Assessed (verb, past tense): Evaluate or estimate the nature, ability or quality of someone
The first verbal conversation you have with EVERY SINGLE PERSON after you’ve experienced loss, can bring a lot of anxiety. It’s why my phone might start ringing in my hands and I’ll just stare at it dumbly – that’s happened a lot. I’ve found it much easier to schedule calls instead.
It’s all because the person who’s grieving is acutely aware of every first conversation, because that person is readying themselves for assessment. What do I mean by that? Well, people are calling to see how you are, so it’s an evaluation system, you’re essentially being interviewed, assessed – over and over and over again.
Family and friends want to see how you’re holding up. They want to judge how you’re doing. From my perspective, people have greater expectations of the mother. People always seem to eye me up a lot more than they do James. Do people expect me to a bawling wreck the whole time? I think so. They expect tears, dammit I expect tears. I SHOULD be sad ALL of the time, shouldn’t I? I just lost another baby. Sadly, grief doesn’t work like that. I wish it did.
In the early weeks of loss, you really do look like you feel: a wreck. As time passes, you have to learn to function again: get up, get showered, get dressed, get back to work; it gets easier to disguise what’s going on inside. Not that that’s your intention, it’s just what brushing your hair does – it makes you look presentable.
On my first group video call after losing Summer a friend said “oh you look nice!” and although it was meant as a compliment, I heard surprise. She was surprised I was looking so well – I hadn’t straightened my hair or put on any makeup, but I did smile and talk a lot. Afterwards, I felt bad for that, like I’d betrayed my baby, and myself, for not doing Summer justice with my presentation of grief.
More recently we had a video call with some friends. I’m sure they would have hung up and said “oh that went well, they both seem to be doing ok”, but their assessment wasn’t complete. What they had assessed was our ability to have a ‘normal’ discussion; about the lovely weather, our impressions of working from home, our ongoing building work. What they didn’t assess is how we are actually doing. I think the only way to really judge that is to discuss the topic of baby loss. That’s how you’ll really know. Now I’m not suggesting that that’s appropriate every time, I just want you to be aware that you can’t judge that people are doing ok, if you don’t delve into the difficult questions. It’s easier for you – and me – If I am a bawling wreck, but if that’s the case, I’m not going to take a call, am I? In all honesty, when they hung up, I felt deflated. From my perspective, I’d had the nervous anticipation of the call, but then we didn’t talk about anything real.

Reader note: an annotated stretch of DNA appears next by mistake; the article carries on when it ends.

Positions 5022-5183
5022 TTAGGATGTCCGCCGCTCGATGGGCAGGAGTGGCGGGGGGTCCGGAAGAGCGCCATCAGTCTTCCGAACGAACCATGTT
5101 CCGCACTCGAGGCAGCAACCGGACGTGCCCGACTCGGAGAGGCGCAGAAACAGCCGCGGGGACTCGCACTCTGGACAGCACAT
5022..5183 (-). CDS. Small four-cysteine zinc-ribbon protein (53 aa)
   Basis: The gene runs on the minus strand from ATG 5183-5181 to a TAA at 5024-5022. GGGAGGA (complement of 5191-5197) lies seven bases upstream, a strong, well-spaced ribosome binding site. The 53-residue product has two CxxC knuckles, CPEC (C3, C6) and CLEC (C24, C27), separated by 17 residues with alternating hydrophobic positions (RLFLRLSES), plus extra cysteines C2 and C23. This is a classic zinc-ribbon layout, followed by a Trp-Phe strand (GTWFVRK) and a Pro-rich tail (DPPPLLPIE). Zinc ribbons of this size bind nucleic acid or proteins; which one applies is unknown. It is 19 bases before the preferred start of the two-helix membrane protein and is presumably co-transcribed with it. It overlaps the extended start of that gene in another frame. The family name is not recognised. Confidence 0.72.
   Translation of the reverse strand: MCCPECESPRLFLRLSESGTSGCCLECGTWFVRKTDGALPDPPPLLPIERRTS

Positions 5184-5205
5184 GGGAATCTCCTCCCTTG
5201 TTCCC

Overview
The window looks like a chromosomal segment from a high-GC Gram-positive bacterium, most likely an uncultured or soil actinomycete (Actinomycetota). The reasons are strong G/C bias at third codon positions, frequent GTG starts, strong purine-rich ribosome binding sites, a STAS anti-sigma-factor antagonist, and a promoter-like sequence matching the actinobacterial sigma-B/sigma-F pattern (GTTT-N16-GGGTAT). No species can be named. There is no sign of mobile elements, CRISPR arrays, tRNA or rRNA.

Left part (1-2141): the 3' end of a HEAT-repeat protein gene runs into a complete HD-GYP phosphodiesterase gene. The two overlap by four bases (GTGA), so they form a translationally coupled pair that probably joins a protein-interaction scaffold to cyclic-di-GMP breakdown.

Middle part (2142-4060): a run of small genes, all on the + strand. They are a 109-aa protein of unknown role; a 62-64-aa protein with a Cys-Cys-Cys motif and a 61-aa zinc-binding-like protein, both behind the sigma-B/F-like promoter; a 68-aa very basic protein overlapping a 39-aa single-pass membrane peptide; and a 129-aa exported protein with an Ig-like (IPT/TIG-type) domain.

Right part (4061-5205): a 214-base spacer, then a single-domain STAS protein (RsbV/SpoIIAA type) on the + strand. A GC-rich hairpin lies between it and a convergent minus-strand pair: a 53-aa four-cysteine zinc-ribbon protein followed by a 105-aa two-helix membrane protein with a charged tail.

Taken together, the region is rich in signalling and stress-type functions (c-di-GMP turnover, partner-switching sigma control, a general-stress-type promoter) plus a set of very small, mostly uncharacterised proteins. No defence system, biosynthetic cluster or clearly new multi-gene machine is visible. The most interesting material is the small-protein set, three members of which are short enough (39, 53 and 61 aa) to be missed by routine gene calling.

I find that I’m getting better talking about this topic (this blog helps with that immeasurably), I can answer your questions on baby loss, because I think it’s important to. But if I transport myself back to that room, picture my baby, remember how short that time was, it’s still extremely painful. I think it might always be. Everything I have done since, is just a distraction, to keep me from revisiting that room. All of the beauty of it and all of the regret.
So yes, it’s a really hard one: should we be talking about baby loss, or not? I don’t know (sorry). I just wanted to give you an insight into my life and the situations I have to contend with. When your friends and family know it’s something you’re dealing with, call to see how you are, refrain from delving into it, then perhaps pat themselves on the back for getting in touch and concluding you’re ok (i.e. leaving you feeling like you’ve done yourself and your baby a disservice) – that’s what’s difficult. Perhaps the caller just needs to get their intentions clear; are you calling to provide a distraction or are you calling to ask some of the difficult questions today? One will tell you how we’re functioning, the other will tell you how we are.
It’s actually really simple: in lots of ways we are ok, in lots of ways we aren’t. How we are on the inside, cannot be judged by the outside. Please remember that, even when we’re smiling.
N.B. This blog has been extremely difficult to write. I’m not ‘happy’ with it. I have none of the usual relief after blog writing, I still feel in a muddle. I’d love to know what your takeaways are so that I can assess whether it’s delivering the intended message.